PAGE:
President Trump wrote off more than $100 million in business losses to reduce his federal taxes in 2005, according to forms made public on Tuesday night: a rare glimpse at documents that he had refused to disclose since becoming a candidate for the nation’s highest office.
Mr. Trump paid $38 million in federal income taxes on reported income of $150 million, an effective tax rate of 25 percent, according to forms disclosed on Rachel Maddow’s MSNBC show. By claiming losses, Mr. Trump apparently saved millions of dollars in taxes that he would otherwise have owed.
The White House responded without even waiting for the show to air, issuing a statement that seemed to confirm the authenticity of the forms even as it defended Mr. Trump and assailed MSNBC for publicizing them. “Before being elected president, Mr. Trump was one of the most successful businessmen in the world, with a responsibility to his company, his family and his employees to pay no more tax than legally required,” the statement said.
The White House described the business losses as a “large-scale depreciation for construction,” but did not elaborate. In addition to the federal income taxes in 2005, the statement said, he paid “tens of millions of dollars in other taxes, such as sales and excise taxes and employment taxes, and this illegally published return proves just that.”
Nothing in the two pages produced on Tuesday night suggested any ties with Russia. Nor did they provide much information about his businesses that was not previously known. But they showed that the vast bulk of the federal income taxes he paid in 2005, $31 million, was paid under the alternative minimum tax, which Mr. Trump wants to abolish.
That tax serves as a backstop to the ordinary income tax and is intended to prevent wealthy Americans from paying no income tax at all. Without it, Mr. Trump would have paid about $5 million in regular taxes, plus nearly $2 million in self-employment taxes, on $153 million in income in 2005.
“Trump’s return shows that he’s pushing tax changes that benefit multimillionaire heirs like him, not the middle class,” said Lily Batchelder, a tax law professor at New York University and former majority chief tax counsel for the Senate Finance Committee. “His proposal to repeal the A.M.T. would have slashed his own tax burden by $31 million, and his income tax rate would be lower than the average rate paid by families earning $75,000 to $100,000.”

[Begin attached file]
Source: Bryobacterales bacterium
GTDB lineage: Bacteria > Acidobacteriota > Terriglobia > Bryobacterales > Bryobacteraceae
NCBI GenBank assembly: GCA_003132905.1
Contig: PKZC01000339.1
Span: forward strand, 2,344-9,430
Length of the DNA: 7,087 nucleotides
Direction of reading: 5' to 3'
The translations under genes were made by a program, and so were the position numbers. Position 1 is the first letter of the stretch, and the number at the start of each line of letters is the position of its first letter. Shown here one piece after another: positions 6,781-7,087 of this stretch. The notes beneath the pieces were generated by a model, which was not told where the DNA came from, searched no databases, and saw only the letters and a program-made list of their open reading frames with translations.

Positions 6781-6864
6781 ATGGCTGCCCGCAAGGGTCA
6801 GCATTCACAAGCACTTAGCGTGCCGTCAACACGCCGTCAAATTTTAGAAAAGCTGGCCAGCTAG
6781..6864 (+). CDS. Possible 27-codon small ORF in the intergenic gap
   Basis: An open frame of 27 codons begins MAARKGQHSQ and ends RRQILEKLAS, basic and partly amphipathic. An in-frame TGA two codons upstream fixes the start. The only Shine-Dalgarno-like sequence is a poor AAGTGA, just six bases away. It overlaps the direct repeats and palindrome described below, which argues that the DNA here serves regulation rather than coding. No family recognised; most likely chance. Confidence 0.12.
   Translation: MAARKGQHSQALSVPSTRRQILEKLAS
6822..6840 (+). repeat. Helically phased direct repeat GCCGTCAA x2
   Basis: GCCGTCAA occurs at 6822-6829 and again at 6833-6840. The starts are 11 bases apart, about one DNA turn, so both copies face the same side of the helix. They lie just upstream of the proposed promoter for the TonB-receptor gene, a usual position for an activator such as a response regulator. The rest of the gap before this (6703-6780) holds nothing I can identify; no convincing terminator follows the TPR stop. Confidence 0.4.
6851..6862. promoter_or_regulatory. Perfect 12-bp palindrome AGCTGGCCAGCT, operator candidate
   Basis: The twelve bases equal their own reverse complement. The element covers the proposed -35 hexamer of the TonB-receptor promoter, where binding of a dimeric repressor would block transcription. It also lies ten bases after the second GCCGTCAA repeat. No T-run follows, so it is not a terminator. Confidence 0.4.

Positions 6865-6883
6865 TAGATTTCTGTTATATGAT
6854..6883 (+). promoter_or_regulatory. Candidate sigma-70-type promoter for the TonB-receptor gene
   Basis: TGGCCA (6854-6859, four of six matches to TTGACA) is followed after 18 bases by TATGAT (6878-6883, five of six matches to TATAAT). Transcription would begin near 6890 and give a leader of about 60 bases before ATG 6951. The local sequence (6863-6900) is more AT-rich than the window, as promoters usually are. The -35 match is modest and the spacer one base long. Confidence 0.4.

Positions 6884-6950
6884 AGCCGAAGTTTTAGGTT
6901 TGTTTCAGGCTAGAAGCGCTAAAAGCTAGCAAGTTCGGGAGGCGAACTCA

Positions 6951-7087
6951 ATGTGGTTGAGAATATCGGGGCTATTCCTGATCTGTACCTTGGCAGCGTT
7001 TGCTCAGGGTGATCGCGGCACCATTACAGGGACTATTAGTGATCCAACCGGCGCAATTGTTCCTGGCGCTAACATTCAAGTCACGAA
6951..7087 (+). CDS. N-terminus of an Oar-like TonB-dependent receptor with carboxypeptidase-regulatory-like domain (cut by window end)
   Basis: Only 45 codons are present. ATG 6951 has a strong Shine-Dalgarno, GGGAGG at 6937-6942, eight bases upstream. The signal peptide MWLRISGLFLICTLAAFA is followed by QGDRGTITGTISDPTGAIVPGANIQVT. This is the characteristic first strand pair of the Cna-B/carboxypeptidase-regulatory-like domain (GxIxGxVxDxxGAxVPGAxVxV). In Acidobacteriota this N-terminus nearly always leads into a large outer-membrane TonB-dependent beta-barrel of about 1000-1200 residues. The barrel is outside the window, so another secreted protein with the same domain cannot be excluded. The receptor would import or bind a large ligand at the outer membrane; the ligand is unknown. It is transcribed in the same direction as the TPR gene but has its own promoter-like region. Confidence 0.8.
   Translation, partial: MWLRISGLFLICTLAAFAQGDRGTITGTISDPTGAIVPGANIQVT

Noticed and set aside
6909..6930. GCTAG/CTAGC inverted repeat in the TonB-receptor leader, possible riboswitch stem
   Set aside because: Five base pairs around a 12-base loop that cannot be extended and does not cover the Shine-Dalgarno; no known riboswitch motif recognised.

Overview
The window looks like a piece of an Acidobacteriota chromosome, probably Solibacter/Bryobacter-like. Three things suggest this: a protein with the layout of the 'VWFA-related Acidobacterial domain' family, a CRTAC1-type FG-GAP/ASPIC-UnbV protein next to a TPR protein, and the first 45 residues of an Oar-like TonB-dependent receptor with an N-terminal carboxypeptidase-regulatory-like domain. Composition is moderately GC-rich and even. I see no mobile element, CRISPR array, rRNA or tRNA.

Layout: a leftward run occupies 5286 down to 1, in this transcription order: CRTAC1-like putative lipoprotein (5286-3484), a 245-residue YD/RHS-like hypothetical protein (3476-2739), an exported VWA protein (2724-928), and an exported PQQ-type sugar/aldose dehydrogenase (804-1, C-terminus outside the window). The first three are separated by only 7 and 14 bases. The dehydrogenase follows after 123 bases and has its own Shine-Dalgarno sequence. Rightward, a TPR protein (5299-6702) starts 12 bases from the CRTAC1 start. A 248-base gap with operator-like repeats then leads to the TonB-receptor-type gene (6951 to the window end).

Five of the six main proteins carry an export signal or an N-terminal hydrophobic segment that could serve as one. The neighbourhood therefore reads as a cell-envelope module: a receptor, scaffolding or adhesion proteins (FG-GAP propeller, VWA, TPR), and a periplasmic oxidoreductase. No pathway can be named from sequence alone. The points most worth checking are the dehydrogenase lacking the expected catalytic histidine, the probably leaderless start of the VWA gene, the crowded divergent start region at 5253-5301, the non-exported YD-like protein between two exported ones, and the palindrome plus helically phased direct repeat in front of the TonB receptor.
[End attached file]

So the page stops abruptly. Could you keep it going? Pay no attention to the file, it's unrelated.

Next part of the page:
Edward Kleinbard, a professor of tax law at the University of Southern California, said, “It’s disturbing that he is pushing to eliminate the only tax that really bit him in that year.”
The White House castigated MSNBC for reporting on Mr. Trump’s taxes. “You know you are desperate for ratings when you are willing to violate the law to push a story about two pages of tax returns from over a decade ago,” its statement said. “The dishonest media can continue to make this part of their agenda, while the president will focus on his, which includes tax reform that will benefit all Americans.”
The president’s son Donald Trump Jr. suggested that the disclosure only demonstrated his father’s business acumen. “Thank you Rachel Maddow for proving to your #Trump hating followers how successful @realdonaldtrump is & that he paid $40mm in taxes!” he wrote on Twitter.
Democrats pounced on Tuesday night’s report, arguing that the White House’s decision to release details of Mr. Trump’s 2005 taxes before Ms. Maddow’s show undercut his past refusal to release any such information.
“If they can release some of the information, they can release all of the information,” Zac Petkanas, a senior adviser to the Democratic National Committee, said in a statement. “The only reason not to release his returns is to hide what’s in them, such as financial connections with Russian oligarchs and the Kremlin.”
The tax forms were sent to David Cay Johnston, a former New York Times reporter who covered tax policy for years and has written a book on Mr. Trump. Appearing with Ms. Maddow, he said he had received the forms “over the transom” at his home and did not know who had sent them. He suggested that they might even have been sent by Mr. Trump himself. Because he did not solicit the forms, Mr. Johnston said it was not illegal to receive them.